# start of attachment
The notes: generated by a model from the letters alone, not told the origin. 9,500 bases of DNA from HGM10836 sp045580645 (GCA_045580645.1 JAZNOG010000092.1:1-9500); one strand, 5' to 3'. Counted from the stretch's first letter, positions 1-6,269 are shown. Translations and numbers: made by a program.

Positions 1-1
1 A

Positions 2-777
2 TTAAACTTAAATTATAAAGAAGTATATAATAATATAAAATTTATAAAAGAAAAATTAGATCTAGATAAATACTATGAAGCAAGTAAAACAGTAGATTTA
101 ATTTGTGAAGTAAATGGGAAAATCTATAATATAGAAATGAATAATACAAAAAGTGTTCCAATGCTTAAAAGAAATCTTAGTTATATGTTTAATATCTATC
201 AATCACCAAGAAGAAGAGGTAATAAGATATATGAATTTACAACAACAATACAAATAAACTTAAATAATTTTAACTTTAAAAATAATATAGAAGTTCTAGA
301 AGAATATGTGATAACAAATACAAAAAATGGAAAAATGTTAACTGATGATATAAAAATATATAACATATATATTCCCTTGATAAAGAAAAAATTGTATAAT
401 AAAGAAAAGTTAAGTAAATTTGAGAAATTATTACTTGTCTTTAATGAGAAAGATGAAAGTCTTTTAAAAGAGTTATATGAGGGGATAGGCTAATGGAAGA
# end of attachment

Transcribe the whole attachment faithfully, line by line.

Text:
The notes: generated by a model from the letters alone, not told the origin. 9,500 bases of DNA from HGM10836 sp045580645 (GCA_045580645.1 JAZNOG010000092.1:1-9500); one strand, 5' to 3'. Counted from the stretch's first letter, positions 1-6,269 are shown. Translations and numbers: made by a program.

Positions 1-1
1 A

Positions 2-777
2 TTAAACTTAAATTATAAAGAAGTATATAATAATATAAAATTTATAAAAGAAAAATTAGATCTAGATAAATACTATGAAGCAAGTAAAACAGTAGATTTA
101 ATTTGTGAAGTAAATGGGAAAATCTATAATATAGAAATGAATAATACAAAAAGTGTTCCAATGCTTAAAAGAAATCTTAGTTATATGTTTAATATCTATC
201 AATCACCAAGAAGAAGAGGTAATAAGATATATGAATTTACAACAACAATACAAATAAACTTAAATAATTTTAACTTTAAAAATAATATAGAAGTTCTAGA
301 AGAATATGTGATAACAAATACAAAAAATGGAAAAATGTTAACTGATGATATAAAAATATATAACATATATATTCCCTTGATAAAGAAAAAATTGTATAAT
401 AAAGAAAAGTTAAGTAAATTTGAGAAATTATTACTTGTCTTTAATGAGAAAGATGAAAGTCTTTTAAAAGAGTTATATGAGGGGATAGGCTAATGGAAGA